You’ve all read Misty of Chincoteague, right? This is the place. Chincoteague is pretty tourist-y. But then you drive across the causeway to Assateague (NPS site here), and you find the entire island is a National Wildlife Refuge. We drove out to the front beach, which is magnificent. We also walked one of the paths and spotted some of the ponies, though at a distance. Ponies, Assateague Island NWR, VA    We also met a squirrrel of which we had never heard: the DelMarVa Peninsula Fox Squirrel; see references here and here. We thought we had just seen some rather larger and different-looking grey squirrels but discovered we’d seen an unusual critter.Delmarva Peninsula Fox Squirrel

Assateague is a good example of the refuges which make up the National Wildlife Refuges. One of the things we admired enormously during this trip down (and back up) the SE USA coast, was the public access and visitor and learning centers set up by the US Fish and Wildlife Service. While parts of the Refuges are often closed to public access during nesting or other critical times, largely you can enter the refuges by car, on foot or by bicycle and spend as much time as you wish looking at the landscape and critters. We thoroughly appreciated this experience, and it’s a system of places which always reward a visit, wherever you may be in the country. Pay attention – go visit your local National Wildlife Refuge today; you’ll be glad you did.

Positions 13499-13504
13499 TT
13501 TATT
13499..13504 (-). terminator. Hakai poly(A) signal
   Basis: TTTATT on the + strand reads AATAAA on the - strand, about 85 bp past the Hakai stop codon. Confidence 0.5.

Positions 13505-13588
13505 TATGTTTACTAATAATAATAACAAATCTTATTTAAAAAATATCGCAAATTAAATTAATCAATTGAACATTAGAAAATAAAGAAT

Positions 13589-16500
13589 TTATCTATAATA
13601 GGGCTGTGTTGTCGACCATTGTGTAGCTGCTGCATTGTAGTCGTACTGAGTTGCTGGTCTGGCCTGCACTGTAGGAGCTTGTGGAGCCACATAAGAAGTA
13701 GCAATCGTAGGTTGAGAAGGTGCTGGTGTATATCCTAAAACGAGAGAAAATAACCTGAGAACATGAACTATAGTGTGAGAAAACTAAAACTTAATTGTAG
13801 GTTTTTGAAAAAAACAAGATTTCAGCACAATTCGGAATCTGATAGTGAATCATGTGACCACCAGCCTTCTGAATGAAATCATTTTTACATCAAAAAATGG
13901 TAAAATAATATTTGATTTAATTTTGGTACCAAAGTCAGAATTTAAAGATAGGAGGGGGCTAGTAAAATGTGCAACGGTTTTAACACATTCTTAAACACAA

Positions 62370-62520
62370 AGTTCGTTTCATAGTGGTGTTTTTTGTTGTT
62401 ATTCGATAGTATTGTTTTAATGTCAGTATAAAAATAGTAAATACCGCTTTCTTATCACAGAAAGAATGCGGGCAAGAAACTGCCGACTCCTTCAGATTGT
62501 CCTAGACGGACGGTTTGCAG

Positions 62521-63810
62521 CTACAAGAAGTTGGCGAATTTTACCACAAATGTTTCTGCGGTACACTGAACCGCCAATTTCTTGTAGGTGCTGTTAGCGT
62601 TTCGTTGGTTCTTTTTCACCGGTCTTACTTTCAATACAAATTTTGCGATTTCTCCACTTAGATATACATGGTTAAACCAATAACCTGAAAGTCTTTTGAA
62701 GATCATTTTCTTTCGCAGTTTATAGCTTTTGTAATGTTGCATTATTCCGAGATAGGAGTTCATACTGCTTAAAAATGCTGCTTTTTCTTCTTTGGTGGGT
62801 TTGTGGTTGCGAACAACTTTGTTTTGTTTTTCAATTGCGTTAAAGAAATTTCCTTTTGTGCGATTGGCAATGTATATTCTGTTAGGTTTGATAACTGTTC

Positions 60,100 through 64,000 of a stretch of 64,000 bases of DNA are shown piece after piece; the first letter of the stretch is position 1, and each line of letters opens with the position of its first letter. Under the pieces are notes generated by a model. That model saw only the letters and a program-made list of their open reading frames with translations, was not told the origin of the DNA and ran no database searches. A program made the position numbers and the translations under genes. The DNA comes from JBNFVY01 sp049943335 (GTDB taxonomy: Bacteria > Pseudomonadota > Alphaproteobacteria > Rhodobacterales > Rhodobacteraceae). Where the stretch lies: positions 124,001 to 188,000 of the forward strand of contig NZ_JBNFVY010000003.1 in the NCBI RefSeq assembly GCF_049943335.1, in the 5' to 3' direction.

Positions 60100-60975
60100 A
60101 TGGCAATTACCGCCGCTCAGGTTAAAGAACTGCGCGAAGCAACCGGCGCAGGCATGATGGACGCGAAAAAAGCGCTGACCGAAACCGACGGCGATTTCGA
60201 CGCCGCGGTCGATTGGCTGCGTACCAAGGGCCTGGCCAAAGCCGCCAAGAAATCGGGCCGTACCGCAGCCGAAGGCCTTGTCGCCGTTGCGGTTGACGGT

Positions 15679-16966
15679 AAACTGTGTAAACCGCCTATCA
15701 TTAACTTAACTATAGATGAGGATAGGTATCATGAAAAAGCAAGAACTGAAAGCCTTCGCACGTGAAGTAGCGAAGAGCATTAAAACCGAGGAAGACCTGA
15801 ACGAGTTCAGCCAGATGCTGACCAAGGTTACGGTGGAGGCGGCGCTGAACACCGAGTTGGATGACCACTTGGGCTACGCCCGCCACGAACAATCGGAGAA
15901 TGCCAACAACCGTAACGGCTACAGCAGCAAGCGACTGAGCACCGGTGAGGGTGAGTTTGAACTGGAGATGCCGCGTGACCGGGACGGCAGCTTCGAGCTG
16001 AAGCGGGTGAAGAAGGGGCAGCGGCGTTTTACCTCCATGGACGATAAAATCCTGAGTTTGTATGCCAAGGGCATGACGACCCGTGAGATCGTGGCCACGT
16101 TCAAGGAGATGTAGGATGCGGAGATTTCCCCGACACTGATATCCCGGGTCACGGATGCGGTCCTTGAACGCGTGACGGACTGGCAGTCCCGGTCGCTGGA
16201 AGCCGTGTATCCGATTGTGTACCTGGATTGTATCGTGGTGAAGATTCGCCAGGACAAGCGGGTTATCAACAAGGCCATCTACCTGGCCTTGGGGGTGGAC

After Assateague it was time to head for WA DC to stay with Grey and Allyson Terry, and spend the weekend visiting Anne and Emil and André and Theo.